136 tables, 25 figures
6 x 9
The last two decades have been a turbulent period for American higher education, with profound demographic shifts, gyrating salaries, and marked changes in the economy. While enrollments rose about 50% in that period, sharp increases in tuition and fees at colleges and universities provoke accusations of inefficiency, even outright institutional greed and irresponsibility. As the 1990s progress, surpluses in the academic labor supply may give way to shortages in many fields, but will there be enough new Ph.D.'s to go around?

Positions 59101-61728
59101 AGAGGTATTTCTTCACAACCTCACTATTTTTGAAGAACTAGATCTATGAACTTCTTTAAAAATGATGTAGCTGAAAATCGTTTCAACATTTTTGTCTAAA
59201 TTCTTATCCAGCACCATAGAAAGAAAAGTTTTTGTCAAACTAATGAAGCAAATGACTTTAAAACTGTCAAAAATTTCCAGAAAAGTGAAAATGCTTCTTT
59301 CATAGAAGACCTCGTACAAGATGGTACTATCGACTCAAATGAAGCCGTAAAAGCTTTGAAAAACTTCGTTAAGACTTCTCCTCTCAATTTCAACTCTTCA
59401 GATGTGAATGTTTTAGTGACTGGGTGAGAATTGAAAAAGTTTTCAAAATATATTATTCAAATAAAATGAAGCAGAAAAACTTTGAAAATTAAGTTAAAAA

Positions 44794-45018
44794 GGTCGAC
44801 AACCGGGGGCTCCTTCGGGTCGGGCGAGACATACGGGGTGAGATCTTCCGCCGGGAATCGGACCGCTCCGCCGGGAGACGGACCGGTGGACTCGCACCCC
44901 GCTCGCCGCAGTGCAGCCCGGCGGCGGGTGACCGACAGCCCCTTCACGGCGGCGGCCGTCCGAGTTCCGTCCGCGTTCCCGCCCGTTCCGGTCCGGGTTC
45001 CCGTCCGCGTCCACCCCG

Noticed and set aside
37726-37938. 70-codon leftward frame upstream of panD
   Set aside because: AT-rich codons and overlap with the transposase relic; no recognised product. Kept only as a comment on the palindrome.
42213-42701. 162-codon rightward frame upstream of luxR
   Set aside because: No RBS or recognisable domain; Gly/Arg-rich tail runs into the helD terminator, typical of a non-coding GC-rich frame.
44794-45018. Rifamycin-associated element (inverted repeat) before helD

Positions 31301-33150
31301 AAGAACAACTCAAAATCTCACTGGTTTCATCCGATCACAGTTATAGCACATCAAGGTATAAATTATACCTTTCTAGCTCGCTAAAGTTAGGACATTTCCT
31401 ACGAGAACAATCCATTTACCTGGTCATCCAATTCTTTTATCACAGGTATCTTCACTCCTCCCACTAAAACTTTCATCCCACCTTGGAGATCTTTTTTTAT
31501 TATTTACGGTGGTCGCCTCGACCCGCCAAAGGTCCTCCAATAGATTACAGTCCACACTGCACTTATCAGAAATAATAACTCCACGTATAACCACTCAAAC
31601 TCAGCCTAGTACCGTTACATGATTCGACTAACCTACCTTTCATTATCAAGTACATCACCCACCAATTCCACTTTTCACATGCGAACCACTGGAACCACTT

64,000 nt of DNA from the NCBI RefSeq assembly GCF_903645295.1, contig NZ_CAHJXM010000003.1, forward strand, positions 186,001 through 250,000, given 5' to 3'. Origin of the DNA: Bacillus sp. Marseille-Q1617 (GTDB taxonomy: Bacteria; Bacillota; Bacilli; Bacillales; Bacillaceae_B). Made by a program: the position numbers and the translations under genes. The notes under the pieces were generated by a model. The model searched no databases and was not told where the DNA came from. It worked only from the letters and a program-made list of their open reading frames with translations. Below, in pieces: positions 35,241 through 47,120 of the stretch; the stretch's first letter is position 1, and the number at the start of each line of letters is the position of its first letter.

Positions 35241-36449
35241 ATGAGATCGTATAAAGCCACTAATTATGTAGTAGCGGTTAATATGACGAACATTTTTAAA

Drawing on the authors' experience as economists and educators, this book offers an accessible analysis of three crucial economic issues: the growth and composition of undergraduate enrollments, the supply of faculty in the academic labor market, and the cost of operating colleges and universities. The study provides valuable insights for administrators and scholars of education.